The coronavirus pandemic has placed a significant strain on the ability of Beit Cure International Hospital (BCIH) to operate due to reduced budgetary support from its traditional benefactors.
The situation is so dire that the facility has been forced to undertake a retrenchment exercise that has seen about 24 people losing their jobs.
Before implementing the redundancies to reduce workforce, the hospital was also compelled to trim down basic salary for its 100-plus employees- except expatriates—by 20 percent and housing allowance by 15 percent.
Further, management also suspended night allowances, call allowances and overtime approvals owing to reduction in internal revenue as the hospital was only meeting about 35.50 percent of its target, according to documents Weekend Nation has seen.
BCIH gets 50 percent of budget support from Cure International in United States (US) through Mission Support Centre (MSC) US while the other 50 percent is revenue generated from its local running.
The hospital’s struggles begun this April when management engaged employees to submit ideas on how it could ensure financial stability and sustainability of its operations.
However in May, the hospital effected salary cuts and suspended all other allowances before announcing implementation of redundancies.
A memorandum on salary reduction dated May 7, 2020 and signed by executive director Elly Chemey, reveals the hospital leadership came up with a “difficult but necessary conclusion” regarding remuneration on April 7 2020.
As the workers were reflecting on their salary cuts and suspension of allowances, the organisation issued a retrenchment notice dated September 10, 2020 in which Chemey said “management has no choice but to implement a retrenchment process.”
“Pursuant to this, management has begun job assessments and will be communicating the positions affected the week of 14th September 2020 so as to finalise all terminations on or before the 30th September 2020.
“Retrenchment will be based on the hospital’s current needs as we note that reduced numbers of co-workers are necessitated to meet the current operational requirements.”
And in one of the employment termination letters Weekend Nation has seen, Chemey says the redundancies were due to the hospital’s prevailing operational requirement necessitated by effects of coronavirus.
“Unfortunately, we find that we must reduce our workforce and maintain a workforce that is in commensurate to the current operational needs,” it reads.
But the hospital decisions did not please employees who petitioned management demanding several remedies, including a financial status of how much the institution saved during the three months salary cuts.
They also demanded the institution’s financial position before salary cuts and a financial status of how donor money was spent.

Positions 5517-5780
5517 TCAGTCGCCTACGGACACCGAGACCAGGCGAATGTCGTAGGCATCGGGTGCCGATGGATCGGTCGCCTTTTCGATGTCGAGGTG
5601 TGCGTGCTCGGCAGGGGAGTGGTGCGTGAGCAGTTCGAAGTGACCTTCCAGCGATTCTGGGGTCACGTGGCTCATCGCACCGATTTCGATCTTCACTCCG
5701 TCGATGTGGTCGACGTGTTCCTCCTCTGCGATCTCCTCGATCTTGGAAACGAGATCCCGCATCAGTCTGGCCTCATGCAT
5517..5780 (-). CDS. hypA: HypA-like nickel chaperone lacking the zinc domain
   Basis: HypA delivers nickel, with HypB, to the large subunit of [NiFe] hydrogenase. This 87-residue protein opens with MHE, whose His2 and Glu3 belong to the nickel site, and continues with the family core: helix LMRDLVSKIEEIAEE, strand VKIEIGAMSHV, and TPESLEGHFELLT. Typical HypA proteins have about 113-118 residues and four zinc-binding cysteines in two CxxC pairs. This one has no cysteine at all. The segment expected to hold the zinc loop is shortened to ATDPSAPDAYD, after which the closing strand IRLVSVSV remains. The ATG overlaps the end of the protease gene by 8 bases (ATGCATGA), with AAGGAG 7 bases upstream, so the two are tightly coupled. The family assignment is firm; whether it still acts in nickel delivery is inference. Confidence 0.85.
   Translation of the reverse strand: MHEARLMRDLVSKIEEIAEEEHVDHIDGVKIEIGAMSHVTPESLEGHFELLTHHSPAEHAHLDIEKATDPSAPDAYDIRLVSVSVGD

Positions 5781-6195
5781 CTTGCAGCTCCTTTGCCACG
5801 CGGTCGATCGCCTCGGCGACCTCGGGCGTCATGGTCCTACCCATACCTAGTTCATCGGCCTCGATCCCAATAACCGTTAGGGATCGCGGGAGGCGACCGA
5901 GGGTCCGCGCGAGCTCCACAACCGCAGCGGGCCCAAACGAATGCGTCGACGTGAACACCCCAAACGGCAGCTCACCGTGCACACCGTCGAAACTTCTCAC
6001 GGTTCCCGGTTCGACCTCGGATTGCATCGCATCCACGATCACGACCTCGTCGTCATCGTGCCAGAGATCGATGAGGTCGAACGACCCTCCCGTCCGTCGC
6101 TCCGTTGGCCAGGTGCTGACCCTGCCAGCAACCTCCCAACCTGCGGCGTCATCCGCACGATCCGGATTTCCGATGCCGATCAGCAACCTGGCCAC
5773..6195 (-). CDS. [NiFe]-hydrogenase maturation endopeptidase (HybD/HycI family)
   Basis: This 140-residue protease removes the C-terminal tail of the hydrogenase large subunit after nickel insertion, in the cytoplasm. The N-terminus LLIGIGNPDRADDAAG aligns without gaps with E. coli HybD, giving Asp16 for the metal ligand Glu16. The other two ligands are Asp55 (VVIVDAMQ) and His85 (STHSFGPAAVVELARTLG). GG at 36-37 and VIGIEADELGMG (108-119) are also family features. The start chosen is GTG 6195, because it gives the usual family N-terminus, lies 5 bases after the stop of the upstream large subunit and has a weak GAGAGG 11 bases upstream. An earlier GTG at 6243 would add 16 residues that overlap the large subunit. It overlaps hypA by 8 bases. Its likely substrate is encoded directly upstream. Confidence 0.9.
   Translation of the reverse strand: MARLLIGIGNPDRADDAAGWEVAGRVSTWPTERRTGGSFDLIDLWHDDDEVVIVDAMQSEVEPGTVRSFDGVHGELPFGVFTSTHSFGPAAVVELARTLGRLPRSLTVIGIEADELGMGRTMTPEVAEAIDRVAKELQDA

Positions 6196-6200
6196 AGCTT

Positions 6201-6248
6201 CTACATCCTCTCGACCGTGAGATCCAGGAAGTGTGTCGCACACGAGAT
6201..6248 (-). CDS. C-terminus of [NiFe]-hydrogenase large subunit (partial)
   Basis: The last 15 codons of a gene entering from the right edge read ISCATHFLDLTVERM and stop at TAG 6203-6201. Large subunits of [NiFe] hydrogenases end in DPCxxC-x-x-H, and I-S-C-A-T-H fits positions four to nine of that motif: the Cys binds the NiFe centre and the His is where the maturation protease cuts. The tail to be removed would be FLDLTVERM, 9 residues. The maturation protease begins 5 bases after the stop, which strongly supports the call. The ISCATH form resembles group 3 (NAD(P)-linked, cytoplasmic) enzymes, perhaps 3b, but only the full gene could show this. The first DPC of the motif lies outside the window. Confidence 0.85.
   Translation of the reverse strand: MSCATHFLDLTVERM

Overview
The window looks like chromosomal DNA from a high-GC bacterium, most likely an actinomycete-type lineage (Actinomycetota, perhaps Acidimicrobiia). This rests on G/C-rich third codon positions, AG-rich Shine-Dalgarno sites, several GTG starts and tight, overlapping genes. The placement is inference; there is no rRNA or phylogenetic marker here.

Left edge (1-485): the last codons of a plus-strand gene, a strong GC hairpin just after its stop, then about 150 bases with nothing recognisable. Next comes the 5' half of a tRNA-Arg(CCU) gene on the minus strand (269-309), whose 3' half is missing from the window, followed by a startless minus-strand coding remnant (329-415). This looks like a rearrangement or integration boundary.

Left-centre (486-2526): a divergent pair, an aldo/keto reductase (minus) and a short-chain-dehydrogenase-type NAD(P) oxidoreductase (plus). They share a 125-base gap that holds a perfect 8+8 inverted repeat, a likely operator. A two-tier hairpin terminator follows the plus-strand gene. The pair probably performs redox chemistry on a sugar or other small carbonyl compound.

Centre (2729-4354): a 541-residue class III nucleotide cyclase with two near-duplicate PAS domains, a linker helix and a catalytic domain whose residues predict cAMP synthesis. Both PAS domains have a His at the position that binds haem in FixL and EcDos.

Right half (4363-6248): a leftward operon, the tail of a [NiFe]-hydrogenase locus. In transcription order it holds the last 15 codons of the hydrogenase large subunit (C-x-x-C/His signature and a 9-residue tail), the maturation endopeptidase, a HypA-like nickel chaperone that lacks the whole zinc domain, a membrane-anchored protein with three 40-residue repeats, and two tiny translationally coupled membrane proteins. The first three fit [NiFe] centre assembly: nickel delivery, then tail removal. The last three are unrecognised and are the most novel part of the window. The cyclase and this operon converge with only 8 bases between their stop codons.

In their 12-page petition, the disgruntled employees argued that the manner in which the salary cuts were effected was unfair and unlawful because, among others, they were coerced into accepting the deductions.
“The manner in which salary cuts were communicated verbally showed that the salary would be reduced by 35 percent but in reality the deductions are equivalent to 45 percent,” reads the petition dated September 14, 2020.
The workers further argued that there was no transparency in the hospital’s financial status and how the institution had been affected by Covid-19 pandemic.
The petition, which was signed by close to 50 employees, was also forwarded to Cure International headquarters in US.
The workers further pleaded with the organisation’s global leadership to intervene by putting on hold the retrenchments, reinstating the redundant workers and examining the hospital’s financial status and all accounting documents, among others.
In another internal memorandum dated September 16 2020 addressed to the employees, Chemey insisted that management was proceeding with implementation of redundancies because it was “procedurally and substantially correct.”
Challenged Chemey: “Please note that any person affected by the redundancies retains a right to challenge management’s decision in a court of law.”
And indeed, some of the disgruntled retrenched workers have now dragged the health facility to the Industrial Relations Court (IRC) demanding compensation for unlawful termination of employment, loss of immediate earnings and future loss of earnings.
The employees also want compensation for breach of contracts, payments of pension benefits, wrongful deductions from terminal benefits, arrears for leave days and basic pay or salaries.
In an interview one of the retrenchment victims, who spoke on condition of anonymity, said they were surprised with the decision to lay them off because contrary to claims of financial instability, the hospital was not affected financially.
He said: “Management told us that Mission Support Centre (MSC) USA trimmed its 50 percent budget support by 20 percent hence all those irrational decisions. But what we know is that the hospital has been receiving full funding until the time of our retrenchment.”
According to court documents Weekend Nation has seen, 17 of the retrenched employees argue their employment was unlawfully, unfairly and unprocedurally terminated by Beit Cure under the guise of redundancy and/or retrenchment due to alleged operational requirements necessitated by the effects of the corona virus pandemic.
Cure International president and chief executive officer Justin Narducci, chief of finance and administration Dave Helman and Debbie Stowell, who is director of communications, did not respond to our e-mails when contacted for their comment on the cutting of budgetary support.
Situated next to the country’s main referral Queen Elizabeth Central Hospital (Qech) in Blantyre, the 58-bed specialist health facility sees over 7 000 patients and performs nearly 1 500 surgeries annually.